The early days of modern computing were downright weird, and the HP 9830B is a strange one indeed: it’s a gigantic calculator, running BASIC, on a CPU implemented over a dozen cards using discrete logic. In 2014 dollars, this calculator cost somewhere in the neighborhood of $50,000. [Mattis] runs a retrocomputer museum and recently acquired one of these ancient machines, and the walkthrough of what it took to get this old machine running is a great read.
There were several things wrong with this old computer when it arrived: the keyboard had both missing key caps and broken switches. The switches were made by Cherry, but no one at Cherry – or any of the mechanical keyboard forums around the Internet – have ever seen these switches. Luckily, the key cap connector isn’t that complex, and a little bit of bent wire brings the switches back up to spec. The key caps were replaced from a few collectors around the globe.
Getting as far as booting the machine, [Mattis] found some weirdness when using this old calculator: the result of 2+2 was 8.4444444, and 3+1 was 6.4444444. Simply pressing the number 0 and pressing execute resulted in 2 being displayed. With a little bit of guesswork, [Mattis] figured this was a problem with the ALU, and inspecting the ROM on that board proved to be correct: the first 128 nibbles of the ROM were what they were supposed to be, and the last 128 nibbles were the OR of the last half. A strange error, but something that could be fixed with a new replacement ROM.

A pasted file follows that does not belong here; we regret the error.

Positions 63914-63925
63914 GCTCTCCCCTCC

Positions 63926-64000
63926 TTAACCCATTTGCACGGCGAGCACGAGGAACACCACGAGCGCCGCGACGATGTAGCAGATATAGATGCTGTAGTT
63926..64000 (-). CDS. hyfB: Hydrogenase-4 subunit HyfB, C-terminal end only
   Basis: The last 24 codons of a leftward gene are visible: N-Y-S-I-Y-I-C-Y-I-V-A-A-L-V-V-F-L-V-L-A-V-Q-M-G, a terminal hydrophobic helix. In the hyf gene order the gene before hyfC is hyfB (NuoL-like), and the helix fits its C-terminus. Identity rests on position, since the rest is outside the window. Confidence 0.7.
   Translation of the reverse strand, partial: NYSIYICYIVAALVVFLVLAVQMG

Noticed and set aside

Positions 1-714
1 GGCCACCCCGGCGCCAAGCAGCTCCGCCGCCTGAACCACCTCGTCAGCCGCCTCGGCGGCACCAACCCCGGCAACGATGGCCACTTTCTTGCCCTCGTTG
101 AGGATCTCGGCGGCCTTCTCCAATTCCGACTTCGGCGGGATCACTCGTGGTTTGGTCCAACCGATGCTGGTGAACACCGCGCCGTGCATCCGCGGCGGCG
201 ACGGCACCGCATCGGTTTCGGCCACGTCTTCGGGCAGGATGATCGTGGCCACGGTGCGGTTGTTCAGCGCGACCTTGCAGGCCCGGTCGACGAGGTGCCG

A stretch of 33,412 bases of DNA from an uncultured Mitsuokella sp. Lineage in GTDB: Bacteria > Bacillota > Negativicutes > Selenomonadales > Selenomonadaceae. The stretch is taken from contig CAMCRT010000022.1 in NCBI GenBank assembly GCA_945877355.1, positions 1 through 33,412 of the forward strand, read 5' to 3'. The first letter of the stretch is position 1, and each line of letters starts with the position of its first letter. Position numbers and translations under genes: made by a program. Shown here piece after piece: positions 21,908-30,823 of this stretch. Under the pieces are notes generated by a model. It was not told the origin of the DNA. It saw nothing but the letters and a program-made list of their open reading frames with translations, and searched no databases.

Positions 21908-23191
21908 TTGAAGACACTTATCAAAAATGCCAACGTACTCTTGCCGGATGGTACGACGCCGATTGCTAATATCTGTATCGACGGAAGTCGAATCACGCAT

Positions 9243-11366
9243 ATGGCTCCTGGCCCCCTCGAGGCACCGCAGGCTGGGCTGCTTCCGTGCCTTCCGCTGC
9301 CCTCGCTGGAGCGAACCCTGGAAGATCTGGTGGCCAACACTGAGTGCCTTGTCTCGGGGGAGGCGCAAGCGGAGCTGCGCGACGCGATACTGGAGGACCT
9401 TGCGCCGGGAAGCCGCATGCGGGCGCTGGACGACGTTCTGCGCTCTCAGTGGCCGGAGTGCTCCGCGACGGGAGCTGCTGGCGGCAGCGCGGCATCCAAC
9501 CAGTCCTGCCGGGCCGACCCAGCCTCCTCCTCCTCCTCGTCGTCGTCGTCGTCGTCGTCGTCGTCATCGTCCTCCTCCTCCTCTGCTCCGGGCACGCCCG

After hunting down errors with the printer and the disk drive, [Mattis] eventually got this old calculator working again. For such an astonishingly complex piece of equipment, the errors were relatively easy to hunt down, once [Mattis] had the schematics for everything. You can’t say that about many machines only 10 years younger than this old calculator, but then again, they didn’t cost as much as a house.